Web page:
SCARLET FEVER. -An acute infectious febrile disease ; called also scarlatina. For causes, diagnosis, constitutional treatment, etc., see TIIE STANDARD PHYSICIAN, pages 855-857.
Treatment.—Scarlet fever has an incubation period of one to eight, usually three to five, days. The disease is one so hazardous in itself, and so apt to leave serious sequeke behind it, that it should be under medical supervision through out. The patient should be put to bed immediately in a room having a tem perature of about Go° Fahr. The entire body should lie sponged every night with warm water, taking proper care against chilling. In the morning apply to the body cocoa-butter, cold-cream, or an ointment containing 4 ounces of olive-oil, drachm of carbolic acid, and drachm of eucalyptus-oil. Water should be taken freely. If vomiting occurs, give cracked ice, and every four hours 5 grains of bismuth subnitrate. Or carbonated water and milk, equal parts, will very often relieve the vomiting.
The nose and throat should be sprayed with Dobell's solution, I part, and water, io parts ; or a solution of hydrogen peroxide, part to S parts of water. If the tonsils are much swollen, paint them three times a day, using a cotton swab with a solution of : 2o grains of potassium chlorate ; 1 ounce of glycerine and solution of iron chloride ; xvater, enough to make 2 ounces. (See also TONSILITIS.) When the temperature becomes normal, a warm bath should take the place of sponging, and when peeling, becomes complete the application of the cocoa-butter, etc., should be stopped. The patient should remain in bed after the fever subsides, and the after-treatment should consist in tonics such as cod-liver oil, meat extract, Virol, I3land's pills, 5 grains twice a day, and good food. When, in the case of children, swallowing is done with difficulty, and the patient suffers from loss of strength and from stupor, it is imperative that it be given food, strong beef tea, frequently b.71 sin.ill quintilies, or the juice of raw meat, or some meat extract. I ii convalescence the organs of diges tion are weak, and the patient should be fed on simple food, given frequently but little at a time. Beginning with beef tea, the little patient, if sufficiently old to take it, should progress to light broths, and thereafter take good fresh fish, chicken, and, eventually, meat. As the strength returns, pudding, and custard, soft-boiled eggs, bread and butter, and cocoa may be added to the diet, great care being taken that everything given is easily digestible and nourishing.
When a child is prostrated suddenly with sore throat, rash on chest , headache.
vomiting, and fever, the health officers or some physician should be called in at once and the child should be isolated, and the proper authorities informed. In case no physician is available, parents must at once isolate the child. The bowels may be moved by calomel, + grain every fifteen minutes for four doses, followed by a saline cathartic. If the rash comes out imperfectly, a warm bath may be given. Cold applications to reduce the fever are seldom used, for fear of setting up kidney disease, etc. If the case turns out to be a mild one, as it frequently does, the child should be kept isolated as before and protected from exposure. It must be rubbed with oily substances of any sort until peeling is complete. These cases need hardly any further management, but are not without consequential risks.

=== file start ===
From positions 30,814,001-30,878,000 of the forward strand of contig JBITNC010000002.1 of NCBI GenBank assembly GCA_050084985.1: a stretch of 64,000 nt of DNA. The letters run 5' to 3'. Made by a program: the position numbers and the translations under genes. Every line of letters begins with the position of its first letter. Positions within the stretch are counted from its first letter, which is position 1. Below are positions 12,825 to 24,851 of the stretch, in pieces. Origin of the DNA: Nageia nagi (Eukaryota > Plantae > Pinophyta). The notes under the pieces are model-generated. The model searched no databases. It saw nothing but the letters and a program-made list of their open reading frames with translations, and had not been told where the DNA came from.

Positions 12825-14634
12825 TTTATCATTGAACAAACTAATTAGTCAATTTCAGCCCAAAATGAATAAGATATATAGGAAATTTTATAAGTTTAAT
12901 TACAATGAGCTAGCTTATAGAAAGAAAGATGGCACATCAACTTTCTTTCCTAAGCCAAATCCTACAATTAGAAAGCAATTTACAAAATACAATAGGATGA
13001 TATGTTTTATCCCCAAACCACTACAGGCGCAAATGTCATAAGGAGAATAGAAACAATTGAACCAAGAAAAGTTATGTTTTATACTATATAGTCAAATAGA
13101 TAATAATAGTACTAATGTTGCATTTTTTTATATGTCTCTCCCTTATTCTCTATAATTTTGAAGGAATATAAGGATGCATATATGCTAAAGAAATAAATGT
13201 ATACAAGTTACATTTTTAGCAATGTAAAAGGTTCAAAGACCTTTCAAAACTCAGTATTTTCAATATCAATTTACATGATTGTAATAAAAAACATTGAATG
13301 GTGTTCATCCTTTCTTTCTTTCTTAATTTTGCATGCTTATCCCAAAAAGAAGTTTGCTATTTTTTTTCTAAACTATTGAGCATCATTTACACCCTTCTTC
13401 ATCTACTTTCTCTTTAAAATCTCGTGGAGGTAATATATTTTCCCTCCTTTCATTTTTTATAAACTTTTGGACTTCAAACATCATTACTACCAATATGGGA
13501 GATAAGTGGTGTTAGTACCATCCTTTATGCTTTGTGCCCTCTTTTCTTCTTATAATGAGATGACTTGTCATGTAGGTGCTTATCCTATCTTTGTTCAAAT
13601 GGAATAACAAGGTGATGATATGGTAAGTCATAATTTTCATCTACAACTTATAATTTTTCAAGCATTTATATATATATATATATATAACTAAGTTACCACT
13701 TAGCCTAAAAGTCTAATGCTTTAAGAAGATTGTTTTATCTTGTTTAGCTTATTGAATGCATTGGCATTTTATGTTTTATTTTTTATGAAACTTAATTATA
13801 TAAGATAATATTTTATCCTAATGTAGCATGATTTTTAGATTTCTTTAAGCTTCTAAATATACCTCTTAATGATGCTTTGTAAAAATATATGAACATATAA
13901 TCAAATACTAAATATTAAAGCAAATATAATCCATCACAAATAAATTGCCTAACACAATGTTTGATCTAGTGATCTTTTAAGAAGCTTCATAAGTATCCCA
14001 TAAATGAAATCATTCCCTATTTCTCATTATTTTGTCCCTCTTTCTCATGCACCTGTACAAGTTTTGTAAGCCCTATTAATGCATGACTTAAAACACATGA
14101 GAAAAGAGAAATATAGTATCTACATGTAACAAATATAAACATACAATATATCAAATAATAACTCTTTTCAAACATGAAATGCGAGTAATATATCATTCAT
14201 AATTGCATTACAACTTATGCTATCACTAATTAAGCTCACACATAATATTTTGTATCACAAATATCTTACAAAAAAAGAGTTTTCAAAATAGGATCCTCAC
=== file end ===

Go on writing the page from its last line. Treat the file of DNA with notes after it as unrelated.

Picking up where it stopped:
When sore throat is marked, the child should gargle or be sprayed with Glycothymoline or peroxide of hydrogen, each with equal parts of water.
The moderately severe and malignant cases cannot be properly treated except by medical rnen and nurses. There is too much danger of inflam mation of the ear with resulting deafness, and of kidney disease and other complications. While those of strong constitutions survive almost anything, one cannot afford to take chances with the usual run of cases.
SCIATICA.—Neuralgia of the hip and thigh. For causes, diagnosis, constitutional treatment, etc., see THE STANDARD PHYSICIAN, page S59.
Treatment.—The iliterzal treatment should commence in the evening with a dose of J, grain of calomel and -„1- grain of podophyllin, in pill, to be followed in the morning by a glass of Abilena or Apenta or Hunyadi Janos water. In Europe, Aix-les-Bains, Baden-Baden, INIalvern, Woodhall Spa, and Contrexeville are hopefully resorted to for their water and baths.
ex'ernal treatment, a stream of warm water of gradually increasing temperature, until it becomes as hot as can be borne, should be directed on the region of the nerve ; and when the pain stops, the hot-water stream should be suddenly changed to a cold stream. This should be repeated three times a day.
The patient should remain in bed. A liniment, prepared by a druggist and containing equal parts of guaiacol, oil of sassafras, oil of birch, and oil of gaultheria, placed upon the affected area, will relieve the pain. When the acute pains have subsided, the parts should be gently massaged.
Sciatica is simply a neuralgia. The number of remedies which have relieved it at times is very great.